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Reading Group Guide

Discussion Questions

Versailles: A Novel

1. Marie Antoinette is commonly perceived as the callous, vainglorious queen who purportedly said of the peasants, "Let them eat cake." How does the depiction of Antoinette in this narrative differ from that image? Has reading the novel changed your opinion of Antoinette?

2. The voice of Antoinette is introduced as her soul disembodied from her physical self. But so much of what we know of her and how she views herself is informed by her beauty and physical presence. To what extent do you think a person is shaped by an inner self and to what extent by the regard of others?

3. Throughout the novel, the structure and layout of Versailles are described in great detail. How do these details both add to a picture of the palace's grand extravagance and create a sense of limitation and claustrophobia?

4. During her first pregnancy Antoinette finds herself content with her own ruminations and indifferent to state affairs. She says the very definition of being content may be "the heart safely secluded, a world unto itself"-unlike being in the grip of either love, which is transporting, or of pleasure, which must be sought after. Do you agree with these definitions, and which state, if any, would you choose to live in? Can contentedness be as dangerous as the pursuit of love or pleasure? How does Versailles itself represent each state of being?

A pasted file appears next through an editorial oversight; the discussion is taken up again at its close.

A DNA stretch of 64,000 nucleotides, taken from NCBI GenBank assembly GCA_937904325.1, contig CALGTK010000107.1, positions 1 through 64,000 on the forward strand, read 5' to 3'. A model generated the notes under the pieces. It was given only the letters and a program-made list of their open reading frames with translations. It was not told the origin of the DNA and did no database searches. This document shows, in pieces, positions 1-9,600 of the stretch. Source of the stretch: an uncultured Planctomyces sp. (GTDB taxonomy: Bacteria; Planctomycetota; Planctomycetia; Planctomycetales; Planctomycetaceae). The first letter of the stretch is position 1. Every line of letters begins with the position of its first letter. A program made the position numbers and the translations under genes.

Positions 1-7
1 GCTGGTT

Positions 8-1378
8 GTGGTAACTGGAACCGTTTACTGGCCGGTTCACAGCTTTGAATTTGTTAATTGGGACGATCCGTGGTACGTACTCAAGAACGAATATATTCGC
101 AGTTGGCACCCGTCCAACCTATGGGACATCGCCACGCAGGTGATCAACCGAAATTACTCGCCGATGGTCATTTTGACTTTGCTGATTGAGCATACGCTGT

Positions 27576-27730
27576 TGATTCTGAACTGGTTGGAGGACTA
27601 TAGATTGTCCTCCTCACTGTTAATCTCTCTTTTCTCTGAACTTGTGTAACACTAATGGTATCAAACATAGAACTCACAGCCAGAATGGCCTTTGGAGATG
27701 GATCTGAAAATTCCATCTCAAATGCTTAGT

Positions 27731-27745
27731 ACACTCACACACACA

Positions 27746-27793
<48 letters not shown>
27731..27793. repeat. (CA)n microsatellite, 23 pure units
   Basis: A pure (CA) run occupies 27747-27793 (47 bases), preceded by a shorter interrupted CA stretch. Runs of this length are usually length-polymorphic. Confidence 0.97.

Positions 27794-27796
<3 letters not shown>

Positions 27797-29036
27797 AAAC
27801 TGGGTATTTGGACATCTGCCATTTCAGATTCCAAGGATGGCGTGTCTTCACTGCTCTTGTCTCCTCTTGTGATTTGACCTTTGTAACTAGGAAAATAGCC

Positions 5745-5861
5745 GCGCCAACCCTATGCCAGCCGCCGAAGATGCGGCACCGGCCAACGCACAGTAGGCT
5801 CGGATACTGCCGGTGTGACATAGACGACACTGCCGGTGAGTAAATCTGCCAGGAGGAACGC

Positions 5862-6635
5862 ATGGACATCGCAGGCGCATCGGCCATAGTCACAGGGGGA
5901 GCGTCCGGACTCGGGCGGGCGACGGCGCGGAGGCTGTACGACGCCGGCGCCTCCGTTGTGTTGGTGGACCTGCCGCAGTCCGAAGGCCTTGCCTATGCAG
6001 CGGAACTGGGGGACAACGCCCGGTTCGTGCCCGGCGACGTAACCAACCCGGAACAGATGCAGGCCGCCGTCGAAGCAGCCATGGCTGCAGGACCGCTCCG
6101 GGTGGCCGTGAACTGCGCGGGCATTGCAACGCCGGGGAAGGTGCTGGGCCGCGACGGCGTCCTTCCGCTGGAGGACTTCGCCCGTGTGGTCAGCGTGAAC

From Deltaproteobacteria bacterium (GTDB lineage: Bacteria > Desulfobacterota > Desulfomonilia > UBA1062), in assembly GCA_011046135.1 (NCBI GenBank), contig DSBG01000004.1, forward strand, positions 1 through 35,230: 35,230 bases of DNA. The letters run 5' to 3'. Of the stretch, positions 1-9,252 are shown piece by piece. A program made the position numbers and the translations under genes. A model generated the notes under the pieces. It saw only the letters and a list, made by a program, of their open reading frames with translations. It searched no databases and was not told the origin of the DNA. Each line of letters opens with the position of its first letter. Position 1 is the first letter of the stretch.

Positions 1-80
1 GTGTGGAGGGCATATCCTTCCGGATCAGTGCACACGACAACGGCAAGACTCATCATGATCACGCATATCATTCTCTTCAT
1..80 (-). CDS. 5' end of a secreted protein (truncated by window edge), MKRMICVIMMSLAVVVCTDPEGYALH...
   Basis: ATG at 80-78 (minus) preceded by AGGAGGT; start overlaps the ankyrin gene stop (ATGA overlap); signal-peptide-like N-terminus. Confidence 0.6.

5. Antoinette believes every life has a shape. How would you characterize her life? Was she powerless to change the course of it? In Antoinette's world of birthright and hierarchy, were choice and fate indistinguishable? How would you describe the shape of your own life thus far, and do you think people's characters remain generally static from birth to death?

6. Antoinette says that ultimately it doesn't matter if Axel was her lover in the physical sense or not, that it matters only to historians and gossips. Do you think it matters? How would you compare Antoinette's love for Axel to her love for Louis?

7. What is the effect of the miniplays and vignettes on the narrative as a whole? Do they allow a different perspective on Antoinette, a more cohesive reporting of history?

8. Kathryn Davis, in the essay that precedes these questions, says that she's an eighteenth-century girl. To what century do you belong? Would you have wanted to live in a different time?

Versailles: A Novel
by Kathryn Davis

  • Publication Date: September 5, 2003
  • Paperback: 240 pages
  • Publisher: Back Bay Books
  • ISBN-10: 0316737615
  • ISBN-13: 9780316737616